Week 13--Benevolent Dictatorship? Democracy?

Anne Dalke's picture

This Tuesday we will have a visit from Laura Blankenship, who "fearlessly blogs" as Geeky Mom, and has offered her description of a blog as a "benevolent dictatorship"; and on Thursday from Paul Grobstein, who suggests you try "getting acquainted" and follow his musings about whether "To Blog...Or Not to Blog." Please read also The "How" of Story-Sharing I and The "How" of Story-Sharing II, along with Serendip's Evolving Web Principles.

Then: tell us what you are thinking about all of this....

Marina Gallo's picture

Last week of class

I was thinking about the welcomeness of certain blogs and I made a list of a few things that I feel constitute whether or not I feel welcome. One of the items on the list was language and along with that intellect. If I don't understand the words used or the concept, I won't feel interested or welcome. The other item was shared experience, which we talked about in class today. It is always nice to talk about something you have actually been through or to see how someone else reacted to a similar familiar event. I feel like that really is one determinant in feeling welcomed. 

We used the word, "boundedness" in class to describe a blog and I was a bit confused on what that meant. I finally got a working definition of "grokking" though. :) 

egoodlett's picture

Notes from Tuesday

We started off discussing the usual audience of Laura Blankenship's blog, Geeky Mom, and learned that she has readers who are faculty at other schools, as well as a few mothers, but also an audience of some of her coworkers here at Bryn Mawr. But, she said, her coworkers rarely comment on the blog, though sometimes they do offer her comments in-person.

She also mentioned that she blogs about her kids sometimes, but she usually asks her kids' permission before writing about them, and they read the blog. This brought up some discussion on bloggers who write about every moment of their kids' lives, and how that might affect their kids in the future, once they've grown up.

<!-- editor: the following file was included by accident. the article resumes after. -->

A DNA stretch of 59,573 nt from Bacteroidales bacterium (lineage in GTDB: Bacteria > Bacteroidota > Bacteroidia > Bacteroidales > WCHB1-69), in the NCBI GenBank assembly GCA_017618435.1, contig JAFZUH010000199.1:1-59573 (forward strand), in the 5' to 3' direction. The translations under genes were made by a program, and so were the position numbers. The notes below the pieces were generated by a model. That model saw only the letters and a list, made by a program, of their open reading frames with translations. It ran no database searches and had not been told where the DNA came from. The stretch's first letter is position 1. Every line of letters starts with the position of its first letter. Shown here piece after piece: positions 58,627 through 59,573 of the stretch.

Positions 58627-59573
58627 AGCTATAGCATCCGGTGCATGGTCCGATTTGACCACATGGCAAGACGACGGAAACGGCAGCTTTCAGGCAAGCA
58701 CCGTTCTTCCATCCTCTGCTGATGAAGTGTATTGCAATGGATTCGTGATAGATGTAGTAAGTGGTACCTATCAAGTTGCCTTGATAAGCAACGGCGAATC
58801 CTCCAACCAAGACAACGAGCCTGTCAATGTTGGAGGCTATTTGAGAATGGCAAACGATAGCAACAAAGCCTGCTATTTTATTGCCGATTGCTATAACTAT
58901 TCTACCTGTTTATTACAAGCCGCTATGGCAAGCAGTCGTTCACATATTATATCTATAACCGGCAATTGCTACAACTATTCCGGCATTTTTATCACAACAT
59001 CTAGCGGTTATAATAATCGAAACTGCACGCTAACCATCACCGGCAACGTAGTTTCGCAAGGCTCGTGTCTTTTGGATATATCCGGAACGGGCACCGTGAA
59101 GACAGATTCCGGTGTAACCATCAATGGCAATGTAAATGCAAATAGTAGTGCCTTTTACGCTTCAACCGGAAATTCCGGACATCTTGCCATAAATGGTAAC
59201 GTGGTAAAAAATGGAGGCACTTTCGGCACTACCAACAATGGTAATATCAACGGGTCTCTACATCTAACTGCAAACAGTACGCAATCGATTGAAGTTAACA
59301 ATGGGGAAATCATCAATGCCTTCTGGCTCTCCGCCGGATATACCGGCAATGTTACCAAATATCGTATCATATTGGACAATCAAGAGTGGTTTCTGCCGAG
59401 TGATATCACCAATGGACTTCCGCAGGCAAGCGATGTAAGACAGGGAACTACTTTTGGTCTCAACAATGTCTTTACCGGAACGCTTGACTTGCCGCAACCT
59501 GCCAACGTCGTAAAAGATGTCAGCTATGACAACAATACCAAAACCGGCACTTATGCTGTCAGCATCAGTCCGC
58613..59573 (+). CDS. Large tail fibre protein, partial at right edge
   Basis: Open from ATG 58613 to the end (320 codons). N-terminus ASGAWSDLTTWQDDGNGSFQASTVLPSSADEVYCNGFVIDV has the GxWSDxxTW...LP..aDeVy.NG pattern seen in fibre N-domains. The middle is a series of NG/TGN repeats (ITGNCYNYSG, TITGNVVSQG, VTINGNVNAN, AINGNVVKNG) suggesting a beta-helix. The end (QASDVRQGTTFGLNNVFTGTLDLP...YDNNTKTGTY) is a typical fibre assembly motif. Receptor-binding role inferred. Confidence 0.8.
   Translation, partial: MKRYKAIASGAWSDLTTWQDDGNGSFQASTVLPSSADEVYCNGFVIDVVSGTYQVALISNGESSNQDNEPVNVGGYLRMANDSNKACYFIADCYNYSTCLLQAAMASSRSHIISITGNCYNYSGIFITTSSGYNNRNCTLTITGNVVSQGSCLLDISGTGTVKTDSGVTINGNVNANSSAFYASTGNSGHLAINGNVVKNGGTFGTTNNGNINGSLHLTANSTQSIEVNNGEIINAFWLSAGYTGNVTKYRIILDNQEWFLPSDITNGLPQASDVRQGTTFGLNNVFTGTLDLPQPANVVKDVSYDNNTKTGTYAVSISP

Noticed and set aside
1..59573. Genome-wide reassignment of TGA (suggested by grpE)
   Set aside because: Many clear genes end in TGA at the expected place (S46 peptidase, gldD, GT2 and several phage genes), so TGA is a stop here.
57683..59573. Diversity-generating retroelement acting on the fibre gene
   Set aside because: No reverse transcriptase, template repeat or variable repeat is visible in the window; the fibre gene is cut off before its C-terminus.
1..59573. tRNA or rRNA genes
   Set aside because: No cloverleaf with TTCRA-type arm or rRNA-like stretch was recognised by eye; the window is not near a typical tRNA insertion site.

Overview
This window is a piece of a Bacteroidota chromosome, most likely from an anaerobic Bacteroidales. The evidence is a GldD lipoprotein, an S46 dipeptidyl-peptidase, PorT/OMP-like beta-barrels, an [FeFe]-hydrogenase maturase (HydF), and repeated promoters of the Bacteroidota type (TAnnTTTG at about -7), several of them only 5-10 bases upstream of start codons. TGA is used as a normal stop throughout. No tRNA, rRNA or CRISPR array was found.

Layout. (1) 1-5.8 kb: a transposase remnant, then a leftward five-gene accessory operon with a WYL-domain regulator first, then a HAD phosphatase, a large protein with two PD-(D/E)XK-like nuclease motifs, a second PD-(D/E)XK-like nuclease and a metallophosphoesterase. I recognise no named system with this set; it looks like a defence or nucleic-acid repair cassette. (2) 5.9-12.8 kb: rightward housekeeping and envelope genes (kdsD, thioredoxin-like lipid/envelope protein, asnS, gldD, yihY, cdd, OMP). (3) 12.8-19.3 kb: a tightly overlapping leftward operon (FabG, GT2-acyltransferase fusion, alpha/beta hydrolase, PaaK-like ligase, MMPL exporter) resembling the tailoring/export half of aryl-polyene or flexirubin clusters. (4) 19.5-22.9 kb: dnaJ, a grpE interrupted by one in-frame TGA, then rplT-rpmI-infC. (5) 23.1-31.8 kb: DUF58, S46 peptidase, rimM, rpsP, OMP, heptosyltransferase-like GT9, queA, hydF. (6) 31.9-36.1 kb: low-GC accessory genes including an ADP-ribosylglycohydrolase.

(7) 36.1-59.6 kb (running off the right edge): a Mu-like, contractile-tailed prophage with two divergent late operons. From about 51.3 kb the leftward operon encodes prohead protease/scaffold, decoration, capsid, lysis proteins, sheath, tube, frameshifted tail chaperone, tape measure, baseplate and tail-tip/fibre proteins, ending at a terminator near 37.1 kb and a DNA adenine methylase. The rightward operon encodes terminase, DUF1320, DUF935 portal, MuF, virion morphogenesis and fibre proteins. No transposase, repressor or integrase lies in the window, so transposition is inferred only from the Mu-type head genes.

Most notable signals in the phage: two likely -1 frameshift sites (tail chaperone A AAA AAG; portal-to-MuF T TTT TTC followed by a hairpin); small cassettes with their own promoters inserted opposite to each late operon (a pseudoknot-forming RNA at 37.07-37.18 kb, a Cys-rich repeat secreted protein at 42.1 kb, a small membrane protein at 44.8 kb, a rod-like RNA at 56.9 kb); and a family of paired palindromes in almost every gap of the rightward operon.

From there, we talked about the evolution of blogs - they were originally invented as a way of sharing links, with a little commentary, but now, as Laura said, blogs are being used more as a type of social software (like Facebook or Myspace). She felt one of the big blogging booms began after 9/11, when people were seeking information from real people, not from the mainstream media, looking for the "real" story. 2004 was another "blogging boom," with the elections that year as the major topic.

We discussed how Laura's blog seems different from the others we've seen - the idea of Tim's blog is to create a public sphere; Kate used her blog as a sort of food column and diary; and the main drive behind Laura's blog seems to be creating connections and networking. She is very aware of her audience, she says, and knows who her loyal readers and commenters are. She also includes a lot more personal information on her blog. Readers can tell from following the blog when her house is messy, when she's off of work for a vacation, etc. She also showed us an entry she wrote a couple of years ago, asking her readers to help her decide an outfit for a formal event (she posted photos of all the different options).

It was also suggested that perhaps Geeky Mom is a hybrid of the other two blogs we had looked at so far - it contains a lot of personal information at some parts, which in a way gives it a diary feel like Kate's blog, but other sections are about technology, education, and promote more generalized conversation, like on Tim's blog. Some people preferred reading the personal entries, while others preferred to read about topics in technology or education, but the overall reaction of the class seemed to be that everyone felt welcomed by one aspect or another of Geeky Mom.